• I also found some odd environment art choices too, as if someone didn’t remember to add proper blockers or to split their UV’s in a way that made sense.
  • The sound design for this game is horrible. Music either cuts in or out at the wrong times and it never sticks around long enough for you to feel as if you are in an epic fight. There is a chance that this was done to keep the feel of the first Resistance game, but it doesn’t work. What shocked me the most was the sound of the guns. For a series that’s known for its innovative weaponry, they sound like tin can versions of their PS3 brethren here. Much of the game’s audio sounds like a tin can, with only some dialogue lines managing to sound acceptable.
  • Level design is an art form in and of itself. I am not much more than a junior junior designer, but I have enough experience making games and playing shooters to know what doesn’t work. Resistance is filled with a number of level design sins that, again, creep up more and more the further into the game you play.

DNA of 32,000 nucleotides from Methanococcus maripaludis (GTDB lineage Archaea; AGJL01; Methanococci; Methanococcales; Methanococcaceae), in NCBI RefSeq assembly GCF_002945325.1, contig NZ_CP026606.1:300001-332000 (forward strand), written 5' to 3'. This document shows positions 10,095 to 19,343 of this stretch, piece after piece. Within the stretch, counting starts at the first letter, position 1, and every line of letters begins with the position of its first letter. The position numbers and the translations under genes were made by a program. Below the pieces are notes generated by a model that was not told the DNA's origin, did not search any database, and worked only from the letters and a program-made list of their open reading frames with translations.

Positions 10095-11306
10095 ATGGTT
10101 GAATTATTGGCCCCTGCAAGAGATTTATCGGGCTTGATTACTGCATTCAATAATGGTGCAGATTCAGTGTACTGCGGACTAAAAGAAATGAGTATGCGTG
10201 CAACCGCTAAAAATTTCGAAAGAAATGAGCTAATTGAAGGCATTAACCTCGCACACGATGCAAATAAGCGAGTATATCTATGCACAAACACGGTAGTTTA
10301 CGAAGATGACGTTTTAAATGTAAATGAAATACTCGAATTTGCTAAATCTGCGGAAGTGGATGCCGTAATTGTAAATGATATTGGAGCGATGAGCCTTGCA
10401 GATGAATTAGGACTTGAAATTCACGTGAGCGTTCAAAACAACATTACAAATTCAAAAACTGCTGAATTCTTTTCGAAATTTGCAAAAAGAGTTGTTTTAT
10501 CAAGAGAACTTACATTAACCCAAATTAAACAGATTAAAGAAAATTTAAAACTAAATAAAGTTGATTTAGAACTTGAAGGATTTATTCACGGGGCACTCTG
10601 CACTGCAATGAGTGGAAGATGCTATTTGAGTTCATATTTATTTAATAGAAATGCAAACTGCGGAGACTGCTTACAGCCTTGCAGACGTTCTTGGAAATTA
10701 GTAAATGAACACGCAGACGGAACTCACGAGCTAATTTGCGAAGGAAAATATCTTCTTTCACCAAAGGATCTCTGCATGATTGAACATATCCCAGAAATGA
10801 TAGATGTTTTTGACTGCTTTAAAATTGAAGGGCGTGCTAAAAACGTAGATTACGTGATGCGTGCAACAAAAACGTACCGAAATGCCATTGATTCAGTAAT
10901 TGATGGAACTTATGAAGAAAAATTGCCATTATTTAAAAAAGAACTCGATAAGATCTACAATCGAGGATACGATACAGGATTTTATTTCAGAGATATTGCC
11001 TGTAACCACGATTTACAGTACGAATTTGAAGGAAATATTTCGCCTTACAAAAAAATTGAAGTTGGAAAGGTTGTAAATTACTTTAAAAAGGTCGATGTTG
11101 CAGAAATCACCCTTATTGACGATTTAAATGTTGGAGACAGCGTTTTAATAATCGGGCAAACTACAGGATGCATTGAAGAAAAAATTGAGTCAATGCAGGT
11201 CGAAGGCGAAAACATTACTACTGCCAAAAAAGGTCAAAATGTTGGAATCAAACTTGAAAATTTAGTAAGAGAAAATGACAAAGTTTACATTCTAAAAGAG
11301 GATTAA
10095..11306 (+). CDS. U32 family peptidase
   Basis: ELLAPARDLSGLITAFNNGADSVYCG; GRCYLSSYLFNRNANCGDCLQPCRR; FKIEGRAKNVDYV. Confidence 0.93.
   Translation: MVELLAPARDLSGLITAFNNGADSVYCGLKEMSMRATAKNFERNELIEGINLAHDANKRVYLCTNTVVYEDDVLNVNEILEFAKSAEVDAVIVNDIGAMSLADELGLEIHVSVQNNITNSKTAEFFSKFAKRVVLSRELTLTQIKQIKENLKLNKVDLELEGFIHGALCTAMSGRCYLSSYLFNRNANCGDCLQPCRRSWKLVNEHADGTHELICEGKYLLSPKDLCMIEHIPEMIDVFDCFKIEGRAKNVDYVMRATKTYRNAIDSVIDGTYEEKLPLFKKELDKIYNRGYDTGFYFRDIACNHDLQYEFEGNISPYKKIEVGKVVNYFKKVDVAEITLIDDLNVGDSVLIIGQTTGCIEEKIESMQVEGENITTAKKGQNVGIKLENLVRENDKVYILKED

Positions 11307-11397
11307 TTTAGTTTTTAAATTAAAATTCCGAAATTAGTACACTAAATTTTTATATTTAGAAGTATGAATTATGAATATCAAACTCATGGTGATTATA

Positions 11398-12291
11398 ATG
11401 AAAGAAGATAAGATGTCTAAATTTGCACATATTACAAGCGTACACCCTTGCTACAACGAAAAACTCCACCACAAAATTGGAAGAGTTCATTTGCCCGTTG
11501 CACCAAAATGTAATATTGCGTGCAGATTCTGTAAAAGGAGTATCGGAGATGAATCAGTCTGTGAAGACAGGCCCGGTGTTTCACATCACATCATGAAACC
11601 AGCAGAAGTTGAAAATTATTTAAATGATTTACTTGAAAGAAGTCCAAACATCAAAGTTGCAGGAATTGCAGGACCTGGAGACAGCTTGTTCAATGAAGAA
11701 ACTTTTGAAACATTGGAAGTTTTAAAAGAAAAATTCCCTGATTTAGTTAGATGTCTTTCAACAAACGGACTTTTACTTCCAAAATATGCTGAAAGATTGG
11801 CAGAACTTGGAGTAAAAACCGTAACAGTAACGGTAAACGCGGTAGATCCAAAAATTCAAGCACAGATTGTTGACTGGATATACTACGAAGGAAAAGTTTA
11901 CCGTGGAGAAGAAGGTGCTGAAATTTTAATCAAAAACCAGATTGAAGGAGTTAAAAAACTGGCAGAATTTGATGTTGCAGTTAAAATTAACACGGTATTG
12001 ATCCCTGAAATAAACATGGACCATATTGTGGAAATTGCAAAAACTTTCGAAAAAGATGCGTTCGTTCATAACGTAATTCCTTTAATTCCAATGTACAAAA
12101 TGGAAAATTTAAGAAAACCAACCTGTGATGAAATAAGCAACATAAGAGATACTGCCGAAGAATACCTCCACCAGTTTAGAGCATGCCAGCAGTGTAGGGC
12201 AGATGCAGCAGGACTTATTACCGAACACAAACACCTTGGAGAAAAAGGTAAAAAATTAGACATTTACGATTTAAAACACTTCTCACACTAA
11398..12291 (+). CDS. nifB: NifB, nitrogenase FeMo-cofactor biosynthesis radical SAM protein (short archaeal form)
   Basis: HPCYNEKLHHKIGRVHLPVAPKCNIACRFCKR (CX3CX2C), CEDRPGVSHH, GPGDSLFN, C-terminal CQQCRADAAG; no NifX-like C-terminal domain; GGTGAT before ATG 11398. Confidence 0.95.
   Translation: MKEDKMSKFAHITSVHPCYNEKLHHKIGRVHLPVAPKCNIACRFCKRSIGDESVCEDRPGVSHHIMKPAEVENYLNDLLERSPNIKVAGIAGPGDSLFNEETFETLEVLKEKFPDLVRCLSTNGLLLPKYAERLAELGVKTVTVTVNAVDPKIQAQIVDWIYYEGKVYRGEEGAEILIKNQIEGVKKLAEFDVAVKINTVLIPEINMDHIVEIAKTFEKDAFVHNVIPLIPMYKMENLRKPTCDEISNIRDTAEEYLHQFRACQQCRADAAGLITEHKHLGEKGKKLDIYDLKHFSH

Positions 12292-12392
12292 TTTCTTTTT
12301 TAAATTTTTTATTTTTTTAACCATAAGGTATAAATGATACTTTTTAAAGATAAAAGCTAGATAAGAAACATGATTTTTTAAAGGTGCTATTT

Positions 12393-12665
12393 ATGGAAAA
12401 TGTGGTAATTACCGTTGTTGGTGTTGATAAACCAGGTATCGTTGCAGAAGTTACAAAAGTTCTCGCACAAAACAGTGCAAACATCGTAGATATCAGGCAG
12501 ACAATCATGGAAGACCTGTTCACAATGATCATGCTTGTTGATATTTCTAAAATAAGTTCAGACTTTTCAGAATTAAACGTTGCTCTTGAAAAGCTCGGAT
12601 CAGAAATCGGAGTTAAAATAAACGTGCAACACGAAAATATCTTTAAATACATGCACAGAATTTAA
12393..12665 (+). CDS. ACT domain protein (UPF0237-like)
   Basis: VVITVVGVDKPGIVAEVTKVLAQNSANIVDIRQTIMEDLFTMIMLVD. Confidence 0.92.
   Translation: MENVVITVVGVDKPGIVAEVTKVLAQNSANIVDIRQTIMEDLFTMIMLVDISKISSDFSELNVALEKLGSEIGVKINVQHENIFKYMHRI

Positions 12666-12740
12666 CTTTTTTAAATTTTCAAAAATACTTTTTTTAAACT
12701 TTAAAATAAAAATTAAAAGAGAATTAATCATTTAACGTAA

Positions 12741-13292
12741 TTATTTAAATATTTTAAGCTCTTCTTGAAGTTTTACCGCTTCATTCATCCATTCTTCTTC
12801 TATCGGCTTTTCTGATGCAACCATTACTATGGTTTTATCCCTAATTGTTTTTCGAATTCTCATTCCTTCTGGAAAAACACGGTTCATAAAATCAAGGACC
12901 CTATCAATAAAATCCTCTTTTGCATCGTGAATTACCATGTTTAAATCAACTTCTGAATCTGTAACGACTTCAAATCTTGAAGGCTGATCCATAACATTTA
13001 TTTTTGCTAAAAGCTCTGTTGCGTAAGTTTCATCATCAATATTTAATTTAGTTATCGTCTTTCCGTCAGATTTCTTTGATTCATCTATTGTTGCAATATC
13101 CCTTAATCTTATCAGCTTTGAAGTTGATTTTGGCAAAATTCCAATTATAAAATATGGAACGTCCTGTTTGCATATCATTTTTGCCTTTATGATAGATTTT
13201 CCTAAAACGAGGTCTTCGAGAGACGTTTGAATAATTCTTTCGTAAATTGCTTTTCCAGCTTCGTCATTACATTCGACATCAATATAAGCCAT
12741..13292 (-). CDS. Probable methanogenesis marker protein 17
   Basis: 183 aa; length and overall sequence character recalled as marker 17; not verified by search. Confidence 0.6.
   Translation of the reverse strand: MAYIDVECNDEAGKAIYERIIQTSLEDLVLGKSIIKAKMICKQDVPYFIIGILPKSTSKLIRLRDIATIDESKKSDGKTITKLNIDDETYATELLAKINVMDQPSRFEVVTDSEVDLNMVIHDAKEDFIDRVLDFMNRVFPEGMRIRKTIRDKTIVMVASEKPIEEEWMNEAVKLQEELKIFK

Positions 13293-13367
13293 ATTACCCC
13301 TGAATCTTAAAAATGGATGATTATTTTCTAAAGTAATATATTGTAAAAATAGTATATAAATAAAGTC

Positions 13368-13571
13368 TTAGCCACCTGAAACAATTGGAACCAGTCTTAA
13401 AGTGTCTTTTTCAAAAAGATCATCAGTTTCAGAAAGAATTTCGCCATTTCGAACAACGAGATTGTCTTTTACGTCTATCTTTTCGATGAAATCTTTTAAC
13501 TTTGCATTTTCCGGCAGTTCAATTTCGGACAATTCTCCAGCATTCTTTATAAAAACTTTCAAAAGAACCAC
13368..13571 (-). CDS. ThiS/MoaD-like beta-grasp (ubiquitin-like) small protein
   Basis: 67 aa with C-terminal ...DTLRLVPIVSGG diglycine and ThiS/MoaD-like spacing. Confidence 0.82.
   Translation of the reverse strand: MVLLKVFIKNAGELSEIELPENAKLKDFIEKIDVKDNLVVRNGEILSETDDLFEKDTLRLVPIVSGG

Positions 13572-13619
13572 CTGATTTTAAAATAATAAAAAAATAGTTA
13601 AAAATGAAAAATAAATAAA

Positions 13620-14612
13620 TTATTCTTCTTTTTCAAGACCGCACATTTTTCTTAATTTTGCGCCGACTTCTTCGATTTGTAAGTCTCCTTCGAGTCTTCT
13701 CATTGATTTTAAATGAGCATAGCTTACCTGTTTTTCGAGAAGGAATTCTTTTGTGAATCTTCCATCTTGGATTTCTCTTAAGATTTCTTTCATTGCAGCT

• The early levels are generally dense and varied when it comes to level design. There are a few issues, usually revolving around over long tutorial sections and corridors, but it doesn’t feel like the game is failing.
    • At about the mid way point, levels start to resemble the hallway->arena->hallway->arena formula. This can work if your arena is large or gives you multiple options for combat. Unfortunately, arenas in Burning Skies are small and have only one way out. This reduced the possible gameplay to “find cover and survive”. This is a common problem in mobile shooters because of the limited control options-stop and pop gameplay is ideal. On Vita, it’s less needed thanks to the dual analog sticks. Additionally, it’s a very old design philosophy.